MPs warned about euthanasia choice
LNP president David Hutchinson said he'll always defend his members, but they will have to answer to their preselectors should they back a potential euthanasia Bill.
It comes after Opposition Leader Deb Frecklington revealed she would grant her MPs a conscience vote should voluntary-assisted-dying laws come before the House, thereby giving them the option of voting against party policy.
MPs were also granted a conscience vote last year when Labor's controversial abortion laws were before Parliament.
At the time, LNP pro-life members pushed to punish Tim Nicholls, Steve Minnikin and Jann Stuckey for backing the laws, threatening their preselection.
Mr Nicholls and Mr Minnikin were re-endorsed just weeks ago at the LNP state council on the Gold Coast.
Ms Stuckey announced her retirement earlier this year, however she has called for Labor to introduce euthanasia laws ahead of the 2020 state election.
LNP president David Hutchinson told The Courier-Mail he respected the MPs and would always defend them.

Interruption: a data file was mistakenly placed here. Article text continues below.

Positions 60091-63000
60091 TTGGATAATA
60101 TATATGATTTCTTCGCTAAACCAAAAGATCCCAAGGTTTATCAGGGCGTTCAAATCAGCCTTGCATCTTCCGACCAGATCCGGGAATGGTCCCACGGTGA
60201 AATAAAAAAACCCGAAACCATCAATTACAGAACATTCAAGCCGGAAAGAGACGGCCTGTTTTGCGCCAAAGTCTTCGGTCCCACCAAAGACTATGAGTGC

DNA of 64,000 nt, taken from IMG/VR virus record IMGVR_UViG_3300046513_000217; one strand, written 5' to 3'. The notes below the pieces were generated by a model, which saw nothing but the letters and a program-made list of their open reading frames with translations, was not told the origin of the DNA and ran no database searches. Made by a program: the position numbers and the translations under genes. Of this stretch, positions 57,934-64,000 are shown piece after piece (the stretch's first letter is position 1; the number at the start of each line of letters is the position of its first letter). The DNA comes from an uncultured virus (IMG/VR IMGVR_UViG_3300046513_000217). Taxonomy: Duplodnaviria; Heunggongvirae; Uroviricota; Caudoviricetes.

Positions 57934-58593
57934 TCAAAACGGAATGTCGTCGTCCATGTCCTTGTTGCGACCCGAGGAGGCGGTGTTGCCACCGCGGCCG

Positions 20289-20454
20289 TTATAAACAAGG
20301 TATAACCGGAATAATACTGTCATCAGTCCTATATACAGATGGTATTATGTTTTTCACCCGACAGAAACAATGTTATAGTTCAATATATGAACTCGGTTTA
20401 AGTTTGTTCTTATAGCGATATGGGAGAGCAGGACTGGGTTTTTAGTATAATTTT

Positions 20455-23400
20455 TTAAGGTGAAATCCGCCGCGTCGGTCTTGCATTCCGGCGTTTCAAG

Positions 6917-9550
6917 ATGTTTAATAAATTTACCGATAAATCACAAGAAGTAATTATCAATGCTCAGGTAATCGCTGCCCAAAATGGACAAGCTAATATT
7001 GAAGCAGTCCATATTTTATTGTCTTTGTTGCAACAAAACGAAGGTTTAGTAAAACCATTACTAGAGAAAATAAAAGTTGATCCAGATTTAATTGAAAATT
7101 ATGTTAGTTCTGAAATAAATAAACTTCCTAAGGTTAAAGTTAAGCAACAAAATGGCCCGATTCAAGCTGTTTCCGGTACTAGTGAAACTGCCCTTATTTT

"However, I am always quick to remind them that they always have to answer to their local members," he said.
"I do not understand why this Palaszczuk Labor Government is so obsessed with legislating to end human life.
"However the LNP party room has a long history of allowing conscience votes on matters related to life and death.
"And as a democratic party our MP's understand that they will always be accountable to their local party members."
In August, the State Government announced it was pushing back the reporting date of the parliamentary committee, tasked with the inquiry into aged care, end-of-life and palliative care and voluntary assisted dying, from November to March 2020.
Since then Independent MP Sandy Bolton has urged the Government to debate the laws ahead of the October election.
High-profile voluntary-assisted-dying advocate Andrew Denton also recently urged Premier Annastacia Palaszczuk to have the political will to act on euthanasia.
And earlier this year, former LNP Campbell Newman urged action on euthanasia after watching his mother die with dementia.